Emergent Bilingualism and Working Memory Development in School Aged Children
Hansen, Laura Birke
Duñabeitia, Jon Andoni
Fuentes, Luis J.
Bajo, M. Teresa
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Hansen, L. B., Macizo, P., Duñabeitia, J. A., Saldaña, D., Carreiras, M., Fuentes, L. J. and Bajo, M. T. (2016), Emergent Bilingualism and Working Memory Development in School Aged Children. Language Learning, 66: 51–75. doi:10.1111/lang.12170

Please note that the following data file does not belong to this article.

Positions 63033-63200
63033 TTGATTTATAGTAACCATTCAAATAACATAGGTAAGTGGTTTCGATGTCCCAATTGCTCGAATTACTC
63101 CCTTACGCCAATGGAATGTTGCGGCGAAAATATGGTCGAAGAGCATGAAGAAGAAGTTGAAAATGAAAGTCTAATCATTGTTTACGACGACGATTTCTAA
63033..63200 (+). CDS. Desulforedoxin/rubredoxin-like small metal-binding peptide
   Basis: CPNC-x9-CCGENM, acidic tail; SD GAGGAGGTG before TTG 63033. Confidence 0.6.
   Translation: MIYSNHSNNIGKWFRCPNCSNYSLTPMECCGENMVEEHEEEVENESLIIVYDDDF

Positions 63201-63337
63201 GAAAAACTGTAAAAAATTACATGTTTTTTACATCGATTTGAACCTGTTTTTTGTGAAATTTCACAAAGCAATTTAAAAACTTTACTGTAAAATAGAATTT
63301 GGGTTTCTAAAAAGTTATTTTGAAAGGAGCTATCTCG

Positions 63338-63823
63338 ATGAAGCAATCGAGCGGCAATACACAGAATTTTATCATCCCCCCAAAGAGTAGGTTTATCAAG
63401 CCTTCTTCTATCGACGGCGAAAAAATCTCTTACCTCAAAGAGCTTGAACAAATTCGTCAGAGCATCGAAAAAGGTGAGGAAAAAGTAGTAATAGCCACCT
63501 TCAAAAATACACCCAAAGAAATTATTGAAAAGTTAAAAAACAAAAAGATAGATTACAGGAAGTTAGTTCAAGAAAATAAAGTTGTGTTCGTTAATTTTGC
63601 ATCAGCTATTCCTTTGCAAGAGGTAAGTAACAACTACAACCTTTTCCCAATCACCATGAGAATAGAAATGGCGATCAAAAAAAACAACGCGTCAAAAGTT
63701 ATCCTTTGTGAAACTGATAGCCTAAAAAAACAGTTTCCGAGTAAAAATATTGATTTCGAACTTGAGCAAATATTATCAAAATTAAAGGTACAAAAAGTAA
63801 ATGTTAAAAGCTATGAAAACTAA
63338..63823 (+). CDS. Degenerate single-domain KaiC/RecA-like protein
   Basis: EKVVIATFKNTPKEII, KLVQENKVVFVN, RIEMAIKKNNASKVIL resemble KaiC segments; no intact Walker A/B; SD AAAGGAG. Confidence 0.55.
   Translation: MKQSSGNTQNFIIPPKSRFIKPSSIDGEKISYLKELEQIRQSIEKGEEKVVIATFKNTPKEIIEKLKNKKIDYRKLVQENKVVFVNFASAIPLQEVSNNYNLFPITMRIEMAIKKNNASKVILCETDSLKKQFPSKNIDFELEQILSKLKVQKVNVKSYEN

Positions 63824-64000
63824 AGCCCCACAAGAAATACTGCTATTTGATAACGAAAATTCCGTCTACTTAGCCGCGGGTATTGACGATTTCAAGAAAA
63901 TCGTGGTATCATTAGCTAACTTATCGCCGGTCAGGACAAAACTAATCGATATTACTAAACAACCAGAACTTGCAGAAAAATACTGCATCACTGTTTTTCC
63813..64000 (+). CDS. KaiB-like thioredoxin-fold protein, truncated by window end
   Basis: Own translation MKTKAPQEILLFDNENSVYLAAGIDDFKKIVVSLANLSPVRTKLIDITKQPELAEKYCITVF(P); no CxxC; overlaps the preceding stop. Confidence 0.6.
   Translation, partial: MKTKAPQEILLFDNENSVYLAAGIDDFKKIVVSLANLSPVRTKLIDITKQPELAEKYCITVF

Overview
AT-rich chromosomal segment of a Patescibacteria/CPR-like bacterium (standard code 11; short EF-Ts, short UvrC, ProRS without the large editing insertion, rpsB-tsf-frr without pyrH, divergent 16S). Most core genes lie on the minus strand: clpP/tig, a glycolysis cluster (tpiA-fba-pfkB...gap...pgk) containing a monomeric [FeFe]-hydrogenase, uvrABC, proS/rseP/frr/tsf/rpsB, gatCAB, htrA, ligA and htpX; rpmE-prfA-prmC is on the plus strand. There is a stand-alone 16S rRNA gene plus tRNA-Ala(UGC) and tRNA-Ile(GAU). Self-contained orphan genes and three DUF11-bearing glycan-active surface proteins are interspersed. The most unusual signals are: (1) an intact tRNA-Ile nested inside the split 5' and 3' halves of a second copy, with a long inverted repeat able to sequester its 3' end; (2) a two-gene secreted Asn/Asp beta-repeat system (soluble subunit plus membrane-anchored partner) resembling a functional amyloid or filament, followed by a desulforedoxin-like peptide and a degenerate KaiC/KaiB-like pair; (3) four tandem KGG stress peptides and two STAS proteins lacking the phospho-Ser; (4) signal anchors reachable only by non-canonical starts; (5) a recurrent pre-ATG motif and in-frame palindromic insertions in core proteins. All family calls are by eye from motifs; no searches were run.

The present research explores working memory (WM) development in monolingual as well as emergent bilingual children immersed in an L2 at school. Evidence from recent years suggests that bilingualism may boost domain-general executive control, but impair nonexecutive linguistic processing. Both are relevant for verbalWM,but different paradigms currently in use vary in the degree to which they reflect these subprocesses. We found that only younger immersion students outperformed monolinguals on the n-back task, a measure of executive WM updating, but showed a relative deficit in L1 rapid naming and, to a lesser degree, reading span scores. Age effects suggest that, rather than ultimate performance levels, bilingualism alters the developmental course of WM processes. We conclude that emergent bilingualism may modulate WM development in school-aged children at the subcomponent level, but detecting this modulation is contingent on task selection.